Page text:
Unravelling the function of the unusual antioxidant ergothioneine in plants and photosynthetic protists

Lead Research Organisation: University of Exeter
Department Name: Biosciences


Plants and algae need antioxidants to protect them from photosynthesis-derived reactive oxygen. We have recently discovered that many plants and algae accumulate significant quantities of the metabolite ergothioneine (EGT), a potential novel antioxidant, but its role in these organisms is not understood. EGT (histidine betaine with a tautomeric thione/thiol group on the imidazole ring) and its precursor hercynine (histidine betaine) were previously known only in fungi and some groups of bacteria. Dietary EGT is accumulated to high concentration in humans using a specific transporter. This observation has resulted in speculations (with some experimental evidence) about its benefits as an antioxidant/cytoprotectant and provides a wider context for this project.

The student will investigate the evolution of EGT biosynthesis amongst photosynthetic organisms and functions using the following approaches.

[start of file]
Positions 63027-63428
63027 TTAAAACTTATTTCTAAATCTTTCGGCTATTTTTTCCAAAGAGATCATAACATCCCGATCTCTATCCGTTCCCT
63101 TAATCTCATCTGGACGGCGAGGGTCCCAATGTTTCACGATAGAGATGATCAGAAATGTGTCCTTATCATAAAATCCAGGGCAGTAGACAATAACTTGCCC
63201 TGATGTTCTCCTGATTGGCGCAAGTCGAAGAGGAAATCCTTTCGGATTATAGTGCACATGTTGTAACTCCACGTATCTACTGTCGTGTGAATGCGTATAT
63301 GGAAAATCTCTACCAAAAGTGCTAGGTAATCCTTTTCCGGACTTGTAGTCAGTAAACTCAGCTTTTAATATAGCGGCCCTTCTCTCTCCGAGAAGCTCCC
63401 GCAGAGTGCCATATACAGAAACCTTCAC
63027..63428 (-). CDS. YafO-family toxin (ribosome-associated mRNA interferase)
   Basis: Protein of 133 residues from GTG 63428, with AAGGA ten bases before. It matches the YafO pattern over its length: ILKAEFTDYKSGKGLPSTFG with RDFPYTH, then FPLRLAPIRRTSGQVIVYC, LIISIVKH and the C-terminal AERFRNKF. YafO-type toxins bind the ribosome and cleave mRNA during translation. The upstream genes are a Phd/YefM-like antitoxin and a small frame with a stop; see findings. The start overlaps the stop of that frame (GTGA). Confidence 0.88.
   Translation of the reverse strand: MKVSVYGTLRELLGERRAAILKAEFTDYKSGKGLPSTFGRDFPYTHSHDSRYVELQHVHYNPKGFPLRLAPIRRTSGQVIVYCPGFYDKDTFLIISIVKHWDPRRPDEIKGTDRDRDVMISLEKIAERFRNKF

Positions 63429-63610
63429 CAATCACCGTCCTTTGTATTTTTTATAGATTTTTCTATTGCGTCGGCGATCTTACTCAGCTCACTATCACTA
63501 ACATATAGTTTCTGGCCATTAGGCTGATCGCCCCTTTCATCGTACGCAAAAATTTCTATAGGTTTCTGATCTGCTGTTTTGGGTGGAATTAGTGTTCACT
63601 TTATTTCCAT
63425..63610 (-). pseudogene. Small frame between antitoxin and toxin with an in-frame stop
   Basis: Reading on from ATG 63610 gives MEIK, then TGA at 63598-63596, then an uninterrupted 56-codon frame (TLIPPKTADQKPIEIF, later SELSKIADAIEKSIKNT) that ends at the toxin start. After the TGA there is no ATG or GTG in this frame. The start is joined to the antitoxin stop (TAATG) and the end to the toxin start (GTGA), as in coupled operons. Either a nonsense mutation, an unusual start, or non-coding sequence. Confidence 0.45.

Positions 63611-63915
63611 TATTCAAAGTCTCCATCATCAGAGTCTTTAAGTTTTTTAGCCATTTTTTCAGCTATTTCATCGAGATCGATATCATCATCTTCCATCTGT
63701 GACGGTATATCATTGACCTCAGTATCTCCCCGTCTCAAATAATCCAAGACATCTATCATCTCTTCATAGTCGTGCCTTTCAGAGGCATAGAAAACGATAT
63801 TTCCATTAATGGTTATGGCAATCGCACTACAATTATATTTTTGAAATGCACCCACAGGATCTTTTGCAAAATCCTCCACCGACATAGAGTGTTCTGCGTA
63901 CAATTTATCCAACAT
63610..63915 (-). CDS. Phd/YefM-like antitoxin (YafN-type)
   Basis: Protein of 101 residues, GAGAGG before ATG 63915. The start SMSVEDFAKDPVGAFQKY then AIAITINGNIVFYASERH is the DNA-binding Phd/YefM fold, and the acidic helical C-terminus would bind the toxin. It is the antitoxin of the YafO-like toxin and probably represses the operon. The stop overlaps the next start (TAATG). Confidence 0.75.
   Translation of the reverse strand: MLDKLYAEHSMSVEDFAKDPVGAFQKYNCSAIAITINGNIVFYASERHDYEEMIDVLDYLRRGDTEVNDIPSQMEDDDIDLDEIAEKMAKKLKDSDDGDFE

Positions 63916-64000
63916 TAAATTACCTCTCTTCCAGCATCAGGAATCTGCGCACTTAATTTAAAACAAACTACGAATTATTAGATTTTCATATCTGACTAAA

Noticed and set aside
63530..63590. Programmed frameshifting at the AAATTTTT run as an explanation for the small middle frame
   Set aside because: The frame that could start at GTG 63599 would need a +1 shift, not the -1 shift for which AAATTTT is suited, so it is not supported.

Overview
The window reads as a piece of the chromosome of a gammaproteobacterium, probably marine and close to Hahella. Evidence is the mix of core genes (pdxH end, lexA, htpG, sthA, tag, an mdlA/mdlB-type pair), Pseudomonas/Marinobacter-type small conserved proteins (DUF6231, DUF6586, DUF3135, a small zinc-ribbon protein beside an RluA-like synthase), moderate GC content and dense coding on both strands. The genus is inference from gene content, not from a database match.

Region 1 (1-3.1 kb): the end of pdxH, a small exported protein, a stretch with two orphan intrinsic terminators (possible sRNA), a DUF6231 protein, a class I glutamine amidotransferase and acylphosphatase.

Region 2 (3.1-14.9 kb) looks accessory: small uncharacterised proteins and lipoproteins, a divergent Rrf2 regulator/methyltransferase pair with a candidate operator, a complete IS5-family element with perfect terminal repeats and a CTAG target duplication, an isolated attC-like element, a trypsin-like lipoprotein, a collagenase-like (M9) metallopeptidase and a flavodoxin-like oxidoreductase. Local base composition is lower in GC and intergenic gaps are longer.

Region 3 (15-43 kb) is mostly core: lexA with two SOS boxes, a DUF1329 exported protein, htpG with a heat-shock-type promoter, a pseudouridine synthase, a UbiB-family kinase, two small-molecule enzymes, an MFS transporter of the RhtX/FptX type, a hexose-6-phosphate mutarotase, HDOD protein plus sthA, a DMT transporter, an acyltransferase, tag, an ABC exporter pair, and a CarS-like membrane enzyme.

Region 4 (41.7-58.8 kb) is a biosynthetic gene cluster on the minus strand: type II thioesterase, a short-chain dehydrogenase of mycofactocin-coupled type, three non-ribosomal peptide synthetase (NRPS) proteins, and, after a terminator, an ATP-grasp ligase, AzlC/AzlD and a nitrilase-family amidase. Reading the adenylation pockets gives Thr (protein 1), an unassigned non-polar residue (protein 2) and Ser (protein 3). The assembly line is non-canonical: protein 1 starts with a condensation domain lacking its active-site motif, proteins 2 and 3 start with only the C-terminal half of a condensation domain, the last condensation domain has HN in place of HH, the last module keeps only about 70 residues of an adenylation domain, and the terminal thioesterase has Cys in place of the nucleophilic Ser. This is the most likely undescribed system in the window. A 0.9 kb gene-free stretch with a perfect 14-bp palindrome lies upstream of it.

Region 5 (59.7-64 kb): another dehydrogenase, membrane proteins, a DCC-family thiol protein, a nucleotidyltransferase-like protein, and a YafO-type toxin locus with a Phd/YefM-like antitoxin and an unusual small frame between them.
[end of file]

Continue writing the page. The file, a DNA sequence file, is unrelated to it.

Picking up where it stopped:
1. Survey the occurrence of hercynine and EGT across the plant and protist tree of life by mass spectrometry and, using existing genome sequences, identify candidate EGT biosynthesis genes.
2. Test the function of candidate biosynthesis genes by expression in E. coli (which does not make EGT itself). This method has already allowed us to identify the EGT biosynthetic pathway in cyanobacteria.
3. Knock out or knock down (CRISPR-Cas, amiRNA) candidate EGT biosynthesis genes in selected model organisms: Physcomitrella (moss); Chlamydomonas (green alga) and Phaeodactylum (photosynthetic protist). These strains will be used to investigate the function of EGT by investigating their response to high light, temperature extremes and metals. Wider effects on metabolism will be assessed by mass spectrometry-based metabolite profiling.
4. EGT has predicted functions as a scavenger of reactive oxygen species and as an effective chelator of metal ions (e.g. Cu, Ni, Co). More speculatively, like other betaines, it could stabilise/protect macromolecular structure. The student will synthesise EGT (expensive) and hercynine (not commercially available) in recombinant E. coli and then test their ability to stabilise purified proteins, membranes (using chloroplast thylakoid membranes) and DNA against oxidative treatments, high temperature and toxic metals.


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Project Reference Relationship Related To Start End Student Name
BB/T008741/1 01/10/2020 30/09/2028
2401574 Studentship BB/T008741/1 01/10/2020 30/09/2024 Isobel Saberton Cole